We have to do our part to get voter turnout percentage up
During the 2016 general election, we had 93,912 people in Maui County registered to vote. Of that number, only 56 percent, or 52,972 voters, actually took the time to cast their ballots.
Overall, the state of Hawaii ranked dead last in the nation for voter turnout with 42.5 percent. Those are dismal numbers. Embarrassing, even.
As Maui County voters, we have to do our part this election to get our voter turnout percentage up. It doesn’t matter who you vote for, just get out there and vote.
The Maui County Clerk’s Office, working with the Hawaii State Office of Elections, has made it easy for people to register and vote if they so choose. Now you can check to see if you’re registered to vote online at www.elections.hawaii.gov and if you’re not registered, you can register online as well at www.olvr.hawaii.gov.
Even if you forget to register to vote before the election you can still vote. Just make sure you bring a photo ID to your assigned polling site on the day of the primary or general election or at the absentee polling site. It takes a little longer but polling officials will get you registered and ready to cast your ballot that same day.
This year, if you want to walk in and cast an absentee ballot there’s a new location. From July 30 to Aug. 9 you can go to the Velma McWayne Santos Community Center at 395 Waena Place in Wailuku between 8 a.m. and 4 p.m. and vote absentee. Or, if you’re registered to vote with an absentee mail ballot, you can submit your ballot by 6 p.m. at the close of polls.
Otherwise go to your registered polling place for the primary election on Aug. 11.
There are a lot of excuses for not voting out there. Such as, some people say they won’t vote if it’s not a presidential election year like this one. That’s true, but you’re still voting for a new governor, new Maui County mayor, new council members, congressional delegates and state legislators.
Another bad excuse is not voting in the primary election because the general election is “more important.” Not true.
If you don’t help get your candidate through the primary election, he or she won’t make it to the general election and you won’t be able to vote for them.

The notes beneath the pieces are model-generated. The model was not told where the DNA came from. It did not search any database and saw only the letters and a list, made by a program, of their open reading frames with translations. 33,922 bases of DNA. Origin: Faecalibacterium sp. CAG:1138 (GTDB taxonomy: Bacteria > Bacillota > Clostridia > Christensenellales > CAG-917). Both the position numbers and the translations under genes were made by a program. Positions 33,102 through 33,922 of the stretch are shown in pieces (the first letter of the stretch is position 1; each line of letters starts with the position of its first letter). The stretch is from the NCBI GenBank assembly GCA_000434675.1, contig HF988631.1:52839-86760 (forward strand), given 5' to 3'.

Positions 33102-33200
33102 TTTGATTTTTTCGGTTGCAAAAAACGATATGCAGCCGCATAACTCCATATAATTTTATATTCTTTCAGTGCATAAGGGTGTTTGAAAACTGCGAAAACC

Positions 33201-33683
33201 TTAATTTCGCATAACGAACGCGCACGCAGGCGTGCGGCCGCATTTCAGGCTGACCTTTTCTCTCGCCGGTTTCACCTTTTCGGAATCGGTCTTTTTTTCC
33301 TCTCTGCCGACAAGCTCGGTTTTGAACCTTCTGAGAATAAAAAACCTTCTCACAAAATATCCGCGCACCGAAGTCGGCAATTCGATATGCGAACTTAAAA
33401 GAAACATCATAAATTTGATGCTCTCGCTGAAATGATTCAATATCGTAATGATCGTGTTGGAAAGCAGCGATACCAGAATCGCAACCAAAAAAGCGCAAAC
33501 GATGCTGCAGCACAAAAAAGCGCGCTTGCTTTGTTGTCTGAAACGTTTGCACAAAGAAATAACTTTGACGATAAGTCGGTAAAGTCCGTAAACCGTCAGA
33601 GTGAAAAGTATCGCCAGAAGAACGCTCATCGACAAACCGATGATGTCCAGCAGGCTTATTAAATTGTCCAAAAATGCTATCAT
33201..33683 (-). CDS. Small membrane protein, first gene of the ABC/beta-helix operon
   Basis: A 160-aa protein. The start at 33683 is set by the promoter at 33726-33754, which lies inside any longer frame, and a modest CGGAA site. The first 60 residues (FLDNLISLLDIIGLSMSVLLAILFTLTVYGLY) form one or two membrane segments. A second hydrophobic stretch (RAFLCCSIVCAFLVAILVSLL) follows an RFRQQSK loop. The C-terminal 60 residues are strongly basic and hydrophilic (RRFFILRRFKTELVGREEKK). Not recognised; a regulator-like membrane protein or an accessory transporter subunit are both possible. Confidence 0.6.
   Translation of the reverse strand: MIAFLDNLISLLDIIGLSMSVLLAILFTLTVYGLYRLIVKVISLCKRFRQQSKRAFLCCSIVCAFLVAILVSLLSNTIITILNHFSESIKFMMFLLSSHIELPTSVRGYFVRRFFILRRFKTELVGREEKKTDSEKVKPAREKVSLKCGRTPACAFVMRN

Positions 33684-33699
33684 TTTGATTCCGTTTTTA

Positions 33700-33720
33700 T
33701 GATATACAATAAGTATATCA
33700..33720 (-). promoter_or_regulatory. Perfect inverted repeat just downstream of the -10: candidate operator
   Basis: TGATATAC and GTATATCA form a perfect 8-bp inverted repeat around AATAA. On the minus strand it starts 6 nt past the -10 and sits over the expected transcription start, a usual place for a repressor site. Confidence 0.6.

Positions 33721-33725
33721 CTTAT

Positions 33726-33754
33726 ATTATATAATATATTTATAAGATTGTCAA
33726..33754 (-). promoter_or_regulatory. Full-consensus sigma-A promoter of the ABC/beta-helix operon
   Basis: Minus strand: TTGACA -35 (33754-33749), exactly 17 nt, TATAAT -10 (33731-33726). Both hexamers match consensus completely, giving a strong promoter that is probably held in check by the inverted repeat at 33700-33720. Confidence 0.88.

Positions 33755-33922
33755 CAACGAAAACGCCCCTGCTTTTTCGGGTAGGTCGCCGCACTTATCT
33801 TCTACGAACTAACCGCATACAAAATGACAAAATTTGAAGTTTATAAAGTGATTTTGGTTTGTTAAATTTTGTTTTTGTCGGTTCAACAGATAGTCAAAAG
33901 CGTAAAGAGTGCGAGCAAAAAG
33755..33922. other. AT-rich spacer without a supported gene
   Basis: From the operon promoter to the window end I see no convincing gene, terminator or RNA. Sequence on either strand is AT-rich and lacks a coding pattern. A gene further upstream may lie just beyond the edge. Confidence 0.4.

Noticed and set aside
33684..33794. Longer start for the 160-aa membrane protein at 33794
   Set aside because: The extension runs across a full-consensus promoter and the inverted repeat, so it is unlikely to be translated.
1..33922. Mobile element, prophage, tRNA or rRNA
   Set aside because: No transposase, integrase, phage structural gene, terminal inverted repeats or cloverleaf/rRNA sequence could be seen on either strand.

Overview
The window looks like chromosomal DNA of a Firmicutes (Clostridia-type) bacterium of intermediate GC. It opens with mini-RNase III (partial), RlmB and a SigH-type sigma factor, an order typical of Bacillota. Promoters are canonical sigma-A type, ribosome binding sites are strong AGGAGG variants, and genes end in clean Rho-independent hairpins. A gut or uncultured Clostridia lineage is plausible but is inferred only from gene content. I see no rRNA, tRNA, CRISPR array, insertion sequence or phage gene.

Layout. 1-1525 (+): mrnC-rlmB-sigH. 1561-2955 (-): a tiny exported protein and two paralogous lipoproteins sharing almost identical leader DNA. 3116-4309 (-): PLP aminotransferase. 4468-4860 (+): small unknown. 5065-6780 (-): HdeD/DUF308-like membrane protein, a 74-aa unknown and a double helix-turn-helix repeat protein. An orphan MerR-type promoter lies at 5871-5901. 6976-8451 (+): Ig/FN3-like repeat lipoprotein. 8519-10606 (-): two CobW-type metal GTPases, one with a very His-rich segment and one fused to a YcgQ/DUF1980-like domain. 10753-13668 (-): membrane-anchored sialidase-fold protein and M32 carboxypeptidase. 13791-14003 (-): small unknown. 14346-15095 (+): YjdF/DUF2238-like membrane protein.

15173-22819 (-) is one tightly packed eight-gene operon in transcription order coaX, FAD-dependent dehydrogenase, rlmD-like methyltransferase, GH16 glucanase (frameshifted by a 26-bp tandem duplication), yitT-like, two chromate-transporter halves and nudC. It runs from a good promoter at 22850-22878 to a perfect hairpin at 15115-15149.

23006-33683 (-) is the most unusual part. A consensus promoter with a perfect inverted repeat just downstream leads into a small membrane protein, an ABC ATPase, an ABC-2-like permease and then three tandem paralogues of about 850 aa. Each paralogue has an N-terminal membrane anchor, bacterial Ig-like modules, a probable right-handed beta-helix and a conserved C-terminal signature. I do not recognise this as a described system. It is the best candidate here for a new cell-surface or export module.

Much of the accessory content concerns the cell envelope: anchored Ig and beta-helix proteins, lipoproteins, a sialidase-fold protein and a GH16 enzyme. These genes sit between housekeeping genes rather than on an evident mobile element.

Probably the worst I’ve heard is that people don’t vote because the “system is rigged” and all the results are “fixed already.” That’s nonsense.
Candidates spend a good amount of time, energy and money trying to get their message out there to the voting public for good reason. The only way to win is to reach more voters than your opponent does and to communicate with them why you are the better man or woman for the job.
There’s no covert group or cabal messing with your votes. That’s an excuse for the lazy and uneducated. Either that or the person who told you that knows you support a certain candidate and would rather you stay home instead of vote against theirs.
In 1998 the Maui County Council even went so far as to let the voters decide on whether they wanted nonpartisian county elections for the elected positions of mayor and the council, making local voting even less political. The charter amendment was put on the ballot, voters supported it and in 2002 we held the first nonpartisian election for local county government officials.
So, there’s really no good excuse for not voting in both the primary and general elections. Don’t let any excuse keep you from getting to the polls and voting. Exercise your right to vote and cast your ballot.
By the way, if you want to do more than vote this year you can volunteer to work at polling locations and be paid a stipend as well. For more information about volunteering, contact the Office of the County Clerk at 270-7749.
* “Our County,” a column from Maui County Mayor Alan Arakawa, discusses county issues and activities of county government. The column usually appears on the first and third Fridays of the month.